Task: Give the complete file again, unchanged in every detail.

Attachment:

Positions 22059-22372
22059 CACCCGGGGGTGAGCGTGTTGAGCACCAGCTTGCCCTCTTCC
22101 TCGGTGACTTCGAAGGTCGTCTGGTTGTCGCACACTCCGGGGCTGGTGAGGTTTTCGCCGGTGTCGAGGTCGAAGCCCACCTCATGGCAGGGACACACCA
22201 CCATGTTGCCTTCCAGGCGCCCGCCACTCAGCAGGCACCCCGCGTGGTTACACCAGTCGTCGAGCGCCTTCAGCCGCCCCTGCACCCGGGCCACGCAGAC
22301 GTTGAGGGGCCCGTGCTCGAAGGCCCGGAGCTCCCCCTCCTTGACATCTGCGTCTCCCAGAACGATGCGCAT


Positions 22059-22372
22059 CACCCGGGGGTGAGCGTGTTGAGCACCAGCTTGCCCTCTTCC
22101 TCGGTGACTTCGAAGGTCGTCTGGTTGTCGCACACTCCGGGGCTGGTGAGGTTTTCGCCGGTGTCGAGGTCGAAGCCCACCTCATGGCAGGGACACACCA
22201 CCATGTTGCCTTCCAGGCGCCCGCCACTCAGCAGGCACCCCGCGTGGTTACACCAGTCGTCGAGCGCCTTCAGCCGCCCCTGCACCCGGGCCACGCAGAC
22301 GTTGAGGGGCCCGTGCTCGAAGGCCCGGAGCTCCCCCTCCTTGACATCTGCGTCTCCCAGAACGATGCGCAT